CareMore, a primary-care provider for Medicare and Medicaid beneficiaries that is owned by the Blues insurer Anthem, has been working with teams for a while, but recently integrated pharmacists into most of its 50 care centers, creating a new set of challenges.
One of the bigger changes under the new workflow is that pharmacists are now part of the huddle every morning with the nurse practitioner and medical assistant team members to review patient cases for that day. The pharmacist informs the nurse practitioner about patients who haven't picked up their prescribed medications or offers insights on medications that should be changed or stopped because of a particular condition. Another part of the pharmacist's job is educating colleagues about the latest guidelines for certain drugs.
Shenil Patel, a pharmacist who works at CareMore's Downey (Calif.) Care Center, said it has been rewarding to be a resource for his colleagues, although he confessed that he did face some hurdles initially.
He had to adapt to the unique working style of each nurse practitioner and physician. Some co-workers will take Patel's advice and immediately run with it, while others prefer further discussion. "Every person has a specific way of wanting things done, or certain ways they want things communicated to them, so (I've worked on) just understanding their side and how I can provide that information so it's easier for everyone," he said.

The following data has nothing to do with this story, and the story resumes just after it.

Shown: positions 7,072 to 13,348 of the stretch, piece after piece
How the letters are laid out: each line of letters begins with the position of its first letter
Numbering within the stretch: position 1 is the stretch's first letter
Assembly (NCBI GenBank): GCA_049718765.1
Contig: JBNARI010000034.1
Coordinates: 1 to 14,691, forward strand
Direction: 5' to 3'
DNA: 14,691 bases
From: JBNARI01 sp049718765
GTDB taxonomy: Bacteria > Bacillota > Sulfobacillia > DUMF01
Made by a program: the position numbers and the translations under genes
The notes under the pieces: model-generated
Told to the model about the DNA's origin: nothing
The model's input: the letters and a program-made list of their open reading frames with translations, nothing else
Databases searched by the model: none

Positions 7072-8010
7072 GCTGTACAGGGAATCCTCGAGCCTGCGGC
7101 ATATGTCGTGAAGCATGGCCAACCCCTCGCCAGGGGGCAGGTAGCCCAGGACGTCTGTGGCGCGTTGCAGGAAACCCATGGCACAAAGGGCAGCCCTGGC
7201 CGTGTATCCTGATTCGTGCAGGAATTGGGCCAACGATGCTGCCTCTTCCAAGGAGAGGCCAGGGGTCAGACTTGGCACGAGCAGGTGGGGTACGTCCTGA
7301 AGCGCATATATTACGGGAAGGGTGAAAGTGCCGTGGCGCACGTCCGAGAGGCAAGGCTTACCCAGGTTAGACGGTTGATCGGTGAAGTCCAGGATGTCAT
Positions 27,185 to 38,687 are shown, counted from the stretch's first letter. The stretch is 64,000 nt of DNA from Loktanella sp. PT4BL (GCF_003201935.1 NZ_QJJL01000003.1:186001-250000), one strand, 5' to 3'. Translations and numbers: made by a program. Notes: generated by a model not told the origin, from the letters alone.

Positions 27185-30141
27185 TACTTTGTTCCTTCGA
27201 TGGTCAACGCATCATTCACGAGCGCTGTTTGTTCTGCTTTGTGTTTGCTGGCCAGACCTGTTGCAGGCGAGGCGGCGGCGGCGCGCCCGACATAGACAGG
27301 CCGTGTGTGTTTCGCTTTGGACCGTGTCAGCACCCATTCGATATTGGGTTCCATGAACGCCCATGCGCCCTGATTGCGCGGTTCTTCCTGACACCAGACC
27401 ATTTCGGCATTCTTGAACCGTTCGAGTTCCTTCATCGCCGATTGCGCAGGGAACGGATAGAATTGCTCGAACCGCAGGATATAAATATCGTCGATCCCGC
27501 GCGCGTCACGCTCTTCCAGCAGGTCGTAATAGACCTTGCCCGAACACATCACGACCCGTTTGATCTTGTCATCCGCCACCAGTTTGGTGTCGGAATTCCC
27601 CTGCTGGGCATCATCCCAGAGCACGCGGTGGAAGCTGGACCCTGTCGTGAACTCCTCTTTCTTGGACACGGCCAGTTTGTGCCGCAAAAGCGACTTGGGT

He's also improved how he communicates with his co-workers so that he's clearer and stronger with his recommendations. A big part of Patel's job is talking with practitioners and specialists about patient-care plans and the medications he thinks are the best option for a particular situation.
Another challenge in team-based environments arises when clinicians don't immediately trust the other members' decisions because they haven't worked together before. Patel's colleagues overcome that hurdle by keeping the process transparent, said Jacqueline Constantino, a nurse practitioner at CareMore who works with Patel.
She is in constant communication with Patel and other team members to discuss their recommendations. They also share notes through the electronic health record system.
"We're all on the same page," she said. "We know how fragile our patients can be and how important it is to communicate regularly with each other to avoid any complications."